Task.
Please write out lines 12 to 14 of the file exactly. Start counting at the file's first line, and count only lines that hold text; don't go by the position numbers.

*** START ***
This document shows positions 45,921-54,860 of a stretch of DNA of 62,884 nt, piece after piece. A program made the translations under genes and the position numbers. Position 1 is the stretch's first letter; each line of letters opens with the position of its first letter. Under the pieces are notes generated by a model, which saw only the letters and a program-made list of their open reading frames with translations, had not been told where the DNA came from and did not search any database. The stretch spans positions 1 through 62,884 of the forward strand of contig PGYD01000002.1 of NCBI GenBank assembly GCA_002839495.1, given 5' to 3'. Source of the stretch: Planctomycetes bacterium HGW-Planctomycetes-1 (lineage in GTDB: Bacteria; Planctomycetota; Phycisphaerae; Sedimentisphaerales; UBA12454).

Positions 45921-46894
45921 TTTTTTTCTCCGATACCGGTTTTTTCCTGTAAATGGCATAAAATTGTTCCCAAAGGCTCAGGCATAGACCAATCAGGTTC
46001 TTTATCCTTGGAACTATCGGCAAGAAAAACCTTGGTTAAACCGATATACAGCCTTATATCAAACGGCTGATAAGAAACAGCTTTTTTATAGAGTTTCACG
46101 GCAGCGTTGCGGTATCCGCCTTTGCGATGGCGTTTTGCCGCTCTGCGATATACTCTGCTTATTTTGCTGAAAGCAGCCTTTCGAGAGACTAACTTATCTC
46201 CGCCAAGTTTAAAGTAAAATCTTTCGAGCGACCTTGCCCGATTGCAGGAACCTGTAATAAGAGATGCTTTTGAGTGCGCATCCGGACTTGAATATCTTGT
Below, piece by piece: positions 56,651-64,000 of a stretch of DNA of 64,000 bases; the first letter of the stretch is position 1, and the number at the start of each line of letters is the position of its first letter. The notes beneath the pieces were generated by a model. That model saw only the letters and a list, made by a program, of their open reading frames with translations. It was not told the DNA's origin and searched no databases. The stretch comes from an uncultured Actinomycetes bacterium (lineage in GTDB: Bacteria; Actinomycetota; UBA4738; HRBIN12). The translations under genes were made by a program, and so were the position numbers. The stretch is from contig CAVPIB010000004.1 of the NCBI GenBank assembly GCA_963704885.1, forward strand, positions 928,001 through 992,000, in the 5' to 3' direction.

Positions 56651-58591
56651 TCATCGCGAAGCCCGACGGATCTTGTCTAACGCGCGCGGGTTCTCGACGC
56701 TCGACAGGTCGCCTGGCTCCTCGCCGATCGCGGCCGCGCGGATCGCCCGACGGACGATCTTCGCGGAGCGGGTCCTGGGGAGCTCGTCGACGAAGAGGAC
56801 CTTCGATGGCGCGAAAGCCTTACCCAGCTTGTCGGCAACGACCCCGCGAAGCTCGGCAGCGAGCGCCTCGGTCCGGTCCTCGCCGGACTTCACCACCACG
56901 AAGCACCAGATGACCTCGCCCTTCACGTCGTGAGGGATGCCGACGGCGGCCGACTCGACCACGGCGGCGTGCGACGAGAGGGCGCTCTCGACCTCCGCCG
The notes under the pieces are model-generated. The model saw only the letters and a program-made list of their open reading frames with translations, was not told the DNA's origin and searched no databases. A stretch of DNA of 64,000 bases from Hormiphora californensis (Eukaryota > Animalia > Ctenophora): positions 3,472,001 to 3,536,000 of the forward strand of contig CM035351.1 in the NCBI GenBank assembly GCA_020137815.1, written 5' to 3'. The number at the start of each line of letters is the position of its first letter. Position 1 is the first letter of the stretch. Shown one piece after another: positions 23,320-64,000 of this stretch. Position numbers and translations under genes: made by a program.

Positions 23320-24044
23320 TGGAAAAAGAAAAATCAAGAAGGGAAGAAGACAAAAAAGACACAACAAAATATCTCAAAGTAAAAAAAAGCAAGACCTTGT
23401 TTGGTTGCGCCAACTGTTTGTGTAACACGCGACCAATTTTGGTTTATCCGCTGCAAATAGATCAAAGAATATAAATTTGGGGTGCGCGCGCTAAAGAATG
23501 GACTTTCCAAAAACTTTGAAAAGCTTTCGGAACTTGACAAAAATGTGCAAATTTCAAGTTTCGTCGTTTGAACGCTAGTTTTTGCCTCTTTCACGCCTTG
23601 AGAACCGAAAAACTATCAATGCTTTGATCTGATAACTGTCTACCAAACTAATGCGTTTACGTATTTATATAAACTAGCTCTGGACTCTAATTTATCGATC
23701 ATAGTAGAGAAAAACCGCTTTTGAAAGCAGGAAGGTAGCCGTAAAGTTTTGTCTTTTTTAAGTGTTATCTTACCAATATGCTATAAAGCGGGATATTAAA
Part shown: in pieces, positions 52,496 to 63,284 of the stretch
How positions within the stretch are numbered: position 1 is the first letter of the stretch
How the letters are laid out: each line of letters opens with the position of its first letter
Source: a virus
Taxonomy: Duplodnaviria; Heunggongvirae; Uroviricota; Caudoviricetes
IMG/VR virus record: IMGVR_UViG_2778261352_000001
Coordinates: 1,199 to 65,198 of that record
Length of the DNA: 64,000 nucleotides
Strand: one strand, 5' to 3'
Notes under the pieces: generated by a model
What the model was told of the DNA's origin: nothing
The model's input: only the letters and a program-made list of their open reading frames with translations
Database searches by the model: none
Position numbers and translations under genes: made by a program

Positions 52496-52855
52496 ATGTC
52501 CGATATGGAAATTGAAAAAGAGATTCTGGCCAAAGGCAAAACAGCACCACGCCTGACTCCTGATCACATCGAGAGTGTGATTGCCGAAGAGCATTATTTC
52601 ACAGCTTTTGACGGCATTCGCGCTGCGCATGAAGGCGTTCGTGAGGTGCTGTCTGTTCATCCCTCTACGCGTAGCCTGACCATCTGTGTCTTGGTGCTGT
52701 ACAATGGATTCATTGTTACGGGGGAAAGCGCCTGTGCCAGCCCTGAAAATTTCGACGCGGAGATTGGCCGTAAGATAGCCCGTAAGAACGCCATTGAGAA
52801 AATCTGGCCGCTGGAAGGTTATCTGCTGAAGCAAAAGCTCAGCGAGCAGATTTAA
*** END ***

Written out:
56901 AAGCACCAGATGACCTCGCCCTTCACGTCGTGAGGGATGCCGACGGCGGCCGACTCGACCACGGCGGCGTGCGACGAGAGGGCGCTCTCGACCTCCGCCG
The notes under the pieces are model-generated. The model saw only the letters and a program-made list of their open reading frames with translations, was not told the DNA's origin and searched no databases. A stretch of DNA of 64,000 bases from Hormiphora californensis (Eukaryota > Animalia > Ctenophora): positions 3,472,001 to 3,536,000 of the forward strand of contig CM035351.1 in the NCBI GenBank assembly GCA_020137815.1, written 5' to 3'. The number at the start of each line of letters is the position of its first letter. Position 1 is the first letter of the stretch. Shown one piece after another: positions 23,320-64,000 of this stretch. Position numbers and translations under genes: made by a program.

Positions 23320-24044